Casual data reveals ad response is quite variable. Some companies report good to excellent results. Yet others say their advertising is consistently disappointing. Poor results often follow from the same basic mistakes.
If you're wasting money on ads, you can turn that around and make space ads work hard for you.
How well do you relate to the "sad ad" story?
Let's say, as an example, you're buying ads in a B2B magazine. You can pick from optional sizes and features. Perhaps you're buying a bigger ad or premium placement. You hope for at least the average response, though past performance makes you skeptical. But after the issue gets published, you don't get any phone calls and your web site traffic perks up only a little bit. You may feel disappointed or angry about wasting your advertising budget. You then ask, "Is there a way to win the ad game? Do space ads work for anyone? How can I get a decent return on my investment.
Winning the ad game.
What you really need is a way to distinguish your ad, to make your message more powerful. The way your ad is written makes all the difference. Great copy makes a visually plain ad more appealing and effective. It's the sales message that entices prospects to make a phone call or visit your web site. Visuals surely matter, but they usually can't deliver a persuasive sales message all alone. Take visuals out of an ad that has powerful copy and it still sells. To power up your ads, make sure the copy sells effectively.
Take a close look at any ads you've run, or planned, with a critical view. For each ad, ask key questions:
What is the selling message and how is it stated?
If you were a prospect, would this ad motivate further research about your product?
Do you see a corny cliche, slogan, or empty claim, but no real selling?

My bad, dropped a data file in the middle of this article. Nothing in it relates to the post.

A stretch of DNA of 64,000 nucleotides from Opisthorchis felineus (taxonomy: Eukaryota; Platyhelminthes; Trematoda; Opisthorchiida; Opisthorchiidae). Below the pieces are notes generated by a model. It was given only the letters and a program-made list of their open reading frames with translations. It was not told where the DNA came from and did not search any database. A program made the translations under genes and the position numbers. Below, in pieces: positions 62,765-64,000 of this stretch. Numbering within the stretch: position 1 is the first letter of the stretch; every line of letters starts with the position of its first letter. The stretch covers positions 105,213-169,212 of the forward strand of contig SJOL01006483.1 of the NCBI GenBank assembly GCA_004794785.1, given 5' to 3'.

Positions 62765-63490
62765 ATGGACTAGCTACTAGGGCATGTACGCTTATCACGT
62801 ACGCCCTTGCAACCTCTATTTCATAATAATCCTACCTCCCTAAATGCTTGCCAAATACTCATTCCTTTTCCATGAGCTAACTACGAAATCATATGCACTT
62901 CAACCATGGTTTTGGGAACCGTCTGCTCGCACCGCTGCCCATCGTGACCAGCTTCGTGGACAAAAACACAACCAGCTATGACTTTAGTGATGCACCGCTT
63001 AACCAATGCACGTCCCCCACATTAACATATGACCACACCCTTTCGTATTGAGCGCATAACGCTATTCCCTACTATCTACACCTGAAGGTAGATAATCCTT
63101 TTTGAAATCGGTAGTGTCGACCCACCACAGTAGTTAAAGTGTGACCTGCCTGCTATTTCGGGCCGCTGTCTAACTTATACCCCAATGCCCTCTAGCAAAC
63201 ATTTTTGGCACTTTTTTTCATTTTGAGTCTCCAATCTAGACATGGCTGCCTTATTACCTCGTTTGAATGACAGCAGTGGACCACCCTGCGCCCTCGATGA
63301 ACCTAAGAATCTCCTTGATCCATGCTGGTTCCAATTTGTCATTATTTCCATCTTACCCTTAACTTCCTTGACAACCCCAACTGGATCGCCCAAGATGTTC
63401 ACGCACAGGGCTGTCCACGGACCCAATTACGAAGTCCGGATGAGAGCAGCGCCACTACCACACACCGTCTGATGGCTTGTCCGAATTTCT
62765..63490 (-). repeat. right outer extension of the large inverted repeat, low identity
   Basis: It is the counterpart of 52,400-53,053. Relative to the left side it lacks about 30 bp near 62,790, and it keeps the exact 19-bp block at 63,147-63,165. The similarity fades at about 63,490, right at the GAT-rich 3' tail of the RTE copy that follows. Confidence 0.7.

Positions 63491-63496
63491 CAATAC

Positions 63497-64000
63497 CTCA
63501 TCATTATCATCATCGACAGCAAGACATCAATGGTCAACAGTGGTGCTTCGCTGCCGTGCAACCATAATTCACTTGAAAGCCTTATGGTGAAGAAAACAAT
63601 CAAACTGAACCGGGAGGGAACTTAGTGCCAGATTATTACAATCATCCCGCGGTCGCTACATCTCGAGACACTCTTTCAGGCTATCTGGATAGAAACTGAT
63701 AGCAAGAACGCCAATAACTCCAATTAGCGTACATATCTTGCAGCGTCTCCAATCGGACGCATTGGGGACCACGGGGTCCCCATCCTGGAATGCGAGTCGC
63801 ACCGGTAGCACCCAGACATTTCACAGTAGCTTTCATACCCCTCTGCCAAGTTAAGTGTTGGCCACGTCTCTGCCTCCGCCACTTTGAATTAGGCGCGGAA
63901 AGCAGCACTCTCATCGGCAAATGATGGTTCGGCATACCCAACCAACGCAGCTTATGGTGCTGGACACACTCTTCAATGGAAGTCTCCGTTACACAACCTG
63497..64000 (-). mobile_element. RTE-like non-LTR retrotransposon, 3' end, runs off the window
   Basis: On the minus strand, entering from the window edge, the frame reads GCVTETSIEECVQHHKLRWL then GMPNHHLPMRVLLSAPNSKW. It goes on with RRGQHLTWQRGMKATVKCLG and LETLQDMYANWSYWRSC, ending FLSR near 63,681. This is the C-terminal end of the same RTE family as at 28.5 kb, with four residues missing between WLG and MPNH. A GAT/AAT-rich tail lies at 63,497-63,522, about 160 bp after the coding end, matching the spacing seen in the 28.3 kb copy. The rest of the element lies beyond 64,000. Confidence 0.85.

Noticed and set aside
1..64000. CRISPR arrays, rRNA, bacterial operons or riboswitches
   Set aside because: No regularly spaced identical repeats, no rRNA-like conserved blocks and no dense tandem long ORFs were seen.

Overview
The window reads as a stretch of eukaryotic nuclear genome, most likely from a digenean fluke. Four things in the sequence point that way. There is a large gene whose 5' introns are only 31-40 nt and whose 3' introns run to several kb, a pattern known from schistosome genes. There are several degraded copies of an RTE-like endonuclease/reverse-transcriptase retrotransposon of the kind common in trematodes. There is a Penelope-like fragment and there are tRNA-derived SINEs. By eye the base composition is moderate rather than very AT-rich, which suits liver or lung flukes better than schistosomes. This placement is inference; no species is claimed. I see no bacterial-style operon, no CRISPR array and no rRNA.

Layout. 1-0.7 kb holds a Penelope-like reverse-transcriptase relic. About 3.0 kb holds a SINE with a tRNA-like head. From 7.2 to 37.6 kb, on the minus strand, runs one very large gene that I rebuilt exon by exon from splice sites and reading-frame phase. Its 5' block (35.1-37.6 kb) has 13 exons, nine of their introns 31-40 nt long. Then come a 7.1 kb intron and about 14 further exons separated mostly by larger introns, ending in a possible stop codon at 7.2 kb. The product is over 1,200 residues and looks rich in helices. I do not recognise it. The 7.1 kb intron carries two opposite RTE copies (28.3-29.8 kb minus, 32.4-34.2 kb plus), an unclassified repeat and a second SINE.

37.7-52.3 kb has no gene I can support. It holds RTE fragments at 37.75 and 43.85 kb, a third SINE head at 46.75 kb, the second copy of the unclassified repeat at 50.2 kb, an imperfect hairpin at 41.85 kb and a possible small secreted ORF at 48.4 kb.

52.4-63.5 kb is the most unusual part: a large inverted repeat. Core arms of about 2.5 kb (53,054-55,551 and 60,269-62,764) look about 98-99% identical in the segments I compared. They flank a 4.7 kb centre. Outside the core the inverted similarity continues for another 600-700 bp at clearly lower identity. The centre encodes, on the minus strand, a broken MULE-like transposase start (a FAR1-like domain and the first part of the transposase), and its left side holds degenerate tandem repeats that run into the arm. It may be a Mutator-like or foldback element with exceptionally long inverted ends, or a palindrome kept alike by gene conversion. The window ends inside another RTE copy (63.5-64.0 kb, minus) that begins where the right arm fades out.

Does the message rely on hype or exagggeration?
Does the ad try to be funny but ends up silly, stupid and insulting?
Is there now selling copy at all?
Ask, "So what?" to every statement in the ad. Is the copy relevant to your prospects?
You'll soon see patterns of wretched ads for yourself. Often an ad is dominated by a company name and logo, when actually your prosects couldn't care less. They have a problem. They seek a solution. They don't care about you. Unless you're running a brand awarness campaign, ads should sell product, not market brand. An ad can only do one thing and do it well.
To share common sense lessons learned with 40-plus years experience in marketing, sales and as a B2B publisher.
- I'm really just a "mature" guy picking up experience along the way. If only by osmosis, I've observed what works and what doesn't work under the marketing umbrella -- with 11 years in sales and marketing at Procter & Gamble; 30-plus years in B2B publishing (including three years as a publisher); and 1,000's of calls on every size company starting with the likes of Microsoft and Hewlett-Packard all the way down to small, brash start-ups.
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